Q: And what was the response of Pablito Andan?
A: His response was he is a cousin of the victim and that he was responsible for raping and killing the victim, sir. And then I asked him whether his admission was voluntary or that there was a threat, intimidation or violence that was committed on his person because I knew that there were five other suspects in this case and he said that he was admitting it voluntarily to the policemen. I asked him whether he was under the influence of drugs but he said no, and "nakainom lang," sir.
Q: You mentioned earlier that the uncle of the accused was present, was the uncle beside him at the time that you asked the question?
A: The uncle was there including the barangay captain whose name I cannot recall anymore. A barangay captain of the place, I don't know if it is the place of the crime scene or in the place where Marianne Guevarra resides but . . . All throughout the scene inside the office of the Station Commander, there was no air of any force or any threatening nature of investigation that was being done on the suspect, that is why, I was able to talk to him freely and in a voluntary manner he admitted to me that he was the one who raped and killed, so we went to the next stage of accompanying me to the scene of the crime where the reenactment and everything that transpired during the killing of Marianne Guevarra.
Q: Before you started that interview, did you inform or ask permission from the accused Pablito Andan that you were going to interview him?
A: Yes, sir.
x x x x x x x x x
Q: You mentioned that after interviewing the accused at the office of the Baliuag PNP, you also went to the scene of the crime?
A: Yes, sir.
Q: Who accompanied you?
A: I was accompanied by some Baliuag policemen including Mayor Trinidad and some of the relatives of the accused.
Q: At this time, did you see the wife of the accused, Pablito Andan?
A: Yes, sir, I saw her at the place where the body of Guevarra was recovered.
Q: How many relatives of accused Pablito Andan were present, more or less?
A: There were many, sir, because there were many wailing, weeping and crying at that time when he was already taken in the patrol jeep of the Baliuag police, sir.
Q: Now, Mr. Mauricio, upon reaching the scene of the crime in Concepcion, Baliuag, Bulacan, what transpired?
A: I started my work as a reporter by trying to dig deeper on how the crime was committed by the accused, so we started inside the pigpen of that old house where I tried to accompany the accused and asked him to narrate to me and show me how he carried out the rape and killing of Marianne Guevarra, sir.
Q: Did he voluntarily comply?
A: Yes, sir, in fact, I have it on my videotape.
Q: It is clear, Mr. Mauricio, that from the start of your interview at the PNP Baliuag up to the scene of the crime, all the stages were videotaped by you?
A: Yes, sir. 39
Journalist Berteni Causing of "People's Journal Tonite" likewise covered the proceedings for three successive days. 40 His testimony is as follows:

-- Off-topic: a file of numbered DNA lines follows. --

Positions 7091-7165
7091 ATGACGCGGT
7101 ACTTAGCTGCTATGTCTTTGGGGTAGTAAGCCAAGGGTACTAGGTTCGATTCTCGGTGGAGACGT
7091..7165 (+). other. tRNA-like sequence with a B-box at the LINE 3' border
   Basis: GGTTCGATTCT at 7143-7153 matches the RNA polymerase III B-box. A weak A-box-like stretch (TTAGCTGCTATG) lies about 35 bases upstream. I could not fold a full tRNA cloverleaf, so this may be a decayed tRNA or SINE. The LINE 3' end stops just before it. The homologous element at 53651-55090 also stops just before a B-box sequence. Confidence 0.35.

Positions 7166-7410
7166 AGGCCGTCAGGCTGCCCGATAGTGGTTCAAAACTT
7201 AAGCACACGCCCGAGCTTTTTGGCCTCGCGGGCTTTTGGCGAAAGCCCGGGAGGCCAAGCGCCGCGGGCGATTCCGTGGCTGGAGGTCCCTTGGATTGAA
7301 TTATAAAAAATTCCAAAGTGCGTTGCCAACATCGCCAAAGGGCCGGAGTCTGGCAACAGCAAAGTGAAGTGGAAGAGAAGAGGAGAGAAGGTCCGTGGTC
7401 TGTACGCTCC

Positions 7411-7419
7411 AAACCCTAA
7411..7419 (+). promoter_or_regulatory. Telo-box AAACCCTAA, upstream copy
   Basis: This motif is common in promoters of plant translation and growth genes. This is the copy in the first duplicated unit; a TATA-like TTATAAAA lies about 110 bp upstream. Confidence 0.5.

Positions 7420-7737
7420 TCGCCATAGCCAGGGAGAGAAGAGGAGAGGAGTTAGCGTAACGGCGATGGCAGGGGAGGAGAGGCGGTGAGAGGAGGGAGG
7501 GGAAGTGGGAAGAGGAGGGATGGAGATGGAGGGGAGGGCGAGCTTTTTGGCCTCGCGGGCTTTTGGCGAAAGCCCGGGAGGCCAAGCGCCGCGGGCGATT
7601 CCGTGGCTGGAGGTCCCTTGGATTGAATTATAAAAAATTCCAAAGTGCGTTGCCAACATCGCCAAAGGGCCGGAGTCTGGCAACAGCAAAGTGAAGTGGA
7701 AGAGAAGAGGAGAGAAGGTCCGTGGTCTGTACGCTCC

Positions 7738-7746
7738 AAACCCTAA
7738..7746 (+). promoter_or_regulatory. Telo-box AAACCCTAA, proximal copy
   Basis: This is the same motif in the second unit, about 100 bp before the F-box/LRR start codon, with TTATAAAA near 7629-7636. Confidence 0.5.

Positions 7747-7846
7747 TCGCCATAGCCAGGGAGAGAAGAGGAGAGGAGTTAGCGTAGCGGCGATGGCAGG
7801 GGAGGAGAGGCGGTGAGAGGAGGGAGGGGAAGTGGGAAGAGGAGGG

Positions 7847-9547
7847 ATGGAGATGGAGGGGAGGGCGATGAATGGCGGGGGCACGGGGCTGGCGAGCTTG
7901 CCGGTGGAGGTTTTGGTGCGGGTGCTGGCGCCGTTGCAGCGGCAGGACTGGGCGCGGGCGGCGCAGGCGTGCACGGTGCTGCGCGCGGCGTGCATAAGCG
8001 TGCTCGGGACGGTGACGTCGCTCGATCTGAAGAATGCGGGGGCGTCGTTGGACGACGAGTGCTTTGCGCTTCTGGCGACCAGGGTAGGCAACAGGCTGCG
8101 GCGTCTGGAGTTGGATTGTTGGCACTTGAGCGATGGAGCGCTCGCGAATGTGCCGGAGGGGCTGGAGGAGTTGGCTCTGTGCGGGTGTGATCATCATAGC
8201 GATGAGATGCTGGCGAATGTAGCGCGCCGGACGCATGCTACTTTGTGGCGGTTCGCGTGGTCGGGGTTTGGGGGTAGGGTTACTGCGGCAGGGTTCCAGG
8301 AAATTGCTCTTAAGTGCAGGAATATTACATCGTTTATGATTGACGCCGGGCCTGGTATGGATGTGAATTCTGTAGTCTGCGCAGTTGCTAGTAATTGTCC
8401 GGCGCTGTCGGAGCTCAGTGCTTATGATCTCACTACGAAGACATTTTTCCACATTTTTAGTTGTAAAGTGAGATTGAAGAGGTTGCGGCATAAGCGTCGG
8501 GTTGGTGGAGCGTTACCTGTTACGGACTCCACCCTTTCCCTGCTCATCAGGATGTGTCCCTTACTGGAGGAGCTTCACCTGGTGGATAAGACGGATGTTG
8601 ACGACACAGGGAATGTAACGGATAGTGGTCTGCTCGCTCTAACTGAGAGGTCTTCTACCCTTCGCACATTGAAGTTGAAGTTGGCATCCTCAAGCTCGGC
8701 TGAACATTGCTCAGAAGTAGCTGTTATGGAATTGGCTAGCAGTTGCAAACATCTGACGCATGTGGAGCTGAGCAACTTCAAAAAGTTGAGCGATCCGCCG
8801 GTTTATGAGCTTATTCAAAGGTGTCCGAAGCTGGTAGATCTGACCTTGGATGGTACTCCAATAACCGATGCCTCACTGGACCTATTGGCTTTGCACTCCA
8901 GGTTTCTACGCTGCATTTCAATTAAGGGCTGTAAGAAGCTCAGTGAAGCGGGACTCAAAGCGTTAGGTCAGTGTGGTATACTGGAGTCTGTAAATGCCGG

Atty. Principe: You mentioned that you had your own inquiries?
A: We asked first permission from the mayor to interrupt their own investigation so that we can have a direct interview with the suspect.
Q: Were there people?
A: The people present before the crowd that included the mayor, the deputy chief of police, several of the policemen, the group of Inday Badiday and several other persons. I asked the suspect after the mayor presented the suspect to us and after the suspect admitted that he was the one who killed Marianne. I reiterated the question to the suspect. Are you aware that this offense which is murder with . . . rape with murder is a capital offense? And you could be sentenced to death of this? And he said, Yes. So do you really admit that you were the one who did it and he repeated it, I mean, say the affirmative answer.
Q: And that was in the presence of the crowd that you mentioned a while ago?
A: Yes, yes, sir. And if I remember it right, as I took my camera to take some pictures of the suspect, the mayor, the policemen and several others, I heard the group of Inday Badiday asking the same questions from the suspect and the suspect answered the same.
Q: Also in the presence of so many people that you mentioned?
A: The same group of people who were there, sir.
Q: You mentioned that the answer was just the same as the accused answered you affirmatively, what was the answer, please be definite?
Court: Use the vernacular.
A: I asked him the question, after asking him the question," Ikaw ba talaga and gumawa ng pagpatay at pag-rape sa kay Marianne? Ang sagot nya, "Oo." Alam mo ba itong kasalanang ito, kamatayan ang hatol, inaamin mo pa ba na ikaw and gumawa sa pagpatay at pag-rape kay Marianne?" Sagot pa rin siya ng "Oo."
x x x x x x x x x
Q: Did you ask him, why did you kill Marianne?
A: I asked him, your Honor and the reason he told me was because a devil gripped his mind and because of that according to him, your Honor, were the pornographic magazines, pornographic tabloids which he, according to him, reads almost everyday before the crime.